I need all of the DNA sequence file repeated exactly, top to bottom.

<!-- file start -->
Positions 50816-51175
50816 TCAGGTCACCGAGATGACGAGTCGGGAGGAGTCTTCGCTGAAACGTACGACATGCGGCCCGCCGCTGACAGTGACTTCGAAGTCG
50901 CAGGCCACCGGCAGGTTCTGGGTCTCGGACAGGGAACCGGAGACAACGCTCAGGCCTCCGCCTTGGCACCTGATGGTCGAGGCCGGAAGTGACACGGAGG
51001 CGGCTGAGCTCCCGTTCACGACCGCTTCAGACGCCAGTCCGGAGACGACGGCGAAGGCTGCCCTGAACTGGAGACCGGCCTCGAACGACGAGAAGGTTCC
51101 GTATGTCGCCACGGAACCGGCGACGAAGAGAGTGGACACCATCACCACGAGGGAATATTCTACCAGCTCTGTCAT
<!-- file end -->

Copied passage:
Positions 50816-51175
50816 TCAGGTCACCGAGATGACGAGTCGGGAGGAGTCTTCGCTGAAACGTACGACATGCGGCCCGCCGCTGACAGTGACTTCGAAGTCG
50901 CAGGCCACCGGCAGGTTCTGGGTCTCGGACAGGGAACCGGAGACAACGCTCAGGCCTCCGCCTTGGCACCTGATGGTCGAGGCCGGAAGTGACACGGAGG
51001 CGGCTGAGCTCCCGTTCACGACCGCTTCAGACGCCAGTCCGGAGACGACGGCGAAGGCTGCCCTGAACTGGAGACCGGCCTCGAACGACGAGAAGGTTCC
51101 GTATGTCGCCACGGAACCGGCGACGAAGAGAGTGGACACCATCACCACGAGGGAATATTCTACCAGCTCTGTCAT